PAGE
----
Electric power delivery system 100 may be monitored, controlled, automated, and/or protected using intelligent electronic devices (IEDs), such as IEDs 104, 106, 108, 115, and 170, and a central monitoring system 172. In general, IEDs in an electric power generation and transmission system may be used for protection, control, automation, and/or monitoring of equipment in the system. For example, IEDs may be used to monitor equipment of many types, including electric transmission lines, electric distribution lines, current transformers, buses, switches, circuit breakers, reclosers, transformers, autotransformers, tap changers, voltage regulators, capacitor banks, generators, motors, pumps, compressors, valves, and a variety of other types of monitored equipment.

As used herein, an IED (such as IEDs 104, 106, 108, 115, and 170) may refer to any microprocessor-based device that monitors, controls, automates, and/or protects monitored equipment within system 100. Such devices may include, for example, remote terminal units, differential relays, distance relays, directional relays, feeder relays, overcurrent relays, voltage regulator controls, voltage relays, breaker failure relays, generator relays, motor relays, automation controllers, bay controllers, meters, recloser controls, communications processors, computing platforms, programmable logic controllers (PLCs), programmable automation controllers, input and output modules, and the like. The term IED may be used to describe an individual IED or a system comprising multiple IEDs.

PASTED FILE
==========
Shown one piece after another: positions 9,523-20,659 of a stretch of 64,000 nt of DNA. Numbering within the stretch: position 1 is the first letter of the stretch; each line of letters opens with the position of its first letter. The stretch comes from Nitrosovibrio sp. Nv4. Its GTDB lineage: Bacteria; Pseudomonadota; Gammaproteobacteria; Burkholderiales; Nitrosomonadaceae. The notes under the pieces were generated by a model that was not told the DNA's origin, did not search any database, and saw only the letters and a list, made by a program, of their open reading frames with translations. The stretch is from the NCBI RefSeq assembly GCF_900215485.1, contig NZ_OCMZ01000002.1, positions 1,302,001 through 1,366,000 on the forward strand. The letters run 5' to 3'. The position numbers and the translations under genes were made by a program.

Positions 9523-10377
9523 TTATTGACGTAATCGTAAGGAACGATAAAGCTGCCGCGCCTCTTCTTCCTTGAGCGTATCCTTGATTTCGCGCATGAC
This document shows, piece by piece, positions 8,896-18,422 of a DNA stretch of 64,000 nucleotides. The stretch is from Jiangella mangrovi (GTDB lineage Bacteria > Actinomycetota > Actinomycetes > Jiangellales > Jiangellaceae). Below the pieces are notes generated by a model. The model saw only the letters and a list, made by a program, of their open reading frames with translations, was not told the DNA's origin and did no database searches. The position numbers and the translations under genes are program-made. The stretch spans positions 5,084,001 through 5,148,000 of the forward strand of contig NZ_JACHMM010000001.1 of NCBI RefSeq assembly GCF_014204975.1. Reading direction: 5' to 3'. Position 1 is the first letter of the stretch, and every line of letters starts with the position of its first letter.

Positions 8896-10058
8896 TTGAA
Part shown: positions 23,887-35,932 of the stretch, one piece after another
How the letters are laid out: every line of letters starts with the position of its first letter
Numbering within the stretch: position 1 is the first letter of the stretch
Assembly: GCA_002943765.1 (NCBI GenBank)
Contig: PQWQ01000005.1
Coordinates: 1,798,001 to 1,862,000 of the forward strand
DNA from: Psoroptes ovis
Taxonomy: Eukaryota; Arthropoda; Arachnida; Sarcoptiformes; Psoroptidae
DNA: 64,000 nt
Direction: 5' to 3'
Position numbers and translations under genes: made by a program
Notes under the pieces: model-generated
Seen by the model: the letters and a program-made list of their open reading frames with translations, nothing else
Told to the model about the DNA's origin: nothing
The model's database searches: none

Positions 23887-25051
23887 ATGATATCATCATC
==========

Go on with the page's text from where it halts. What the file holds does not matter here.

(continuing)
According to various embodiments, central monitoring system 172 may comprise one or more of a variety of types of systems. For example, central monitoring system 172 may include a supervisory control and data acquisition (SCADA) system and/or a wide area control and situational awareness (WACSA) system. A central IED 170 may be in communication with IEDs 104, 106, 108, and 115. IEDs 104, 106, 108 and 115 may be remote from the central IED 170, and may communicate over various media such as a direct communication from IED 106 or over a wide-area communications network 162. According to various embodiments, certain IEDs may be in direct communication with other IEDs (e.g., IED 104 is in direct communication with central IED 170) or may be in communication via a communication network 162 (e.g., IED 108 is in communication with central IED 170 via communication network 162).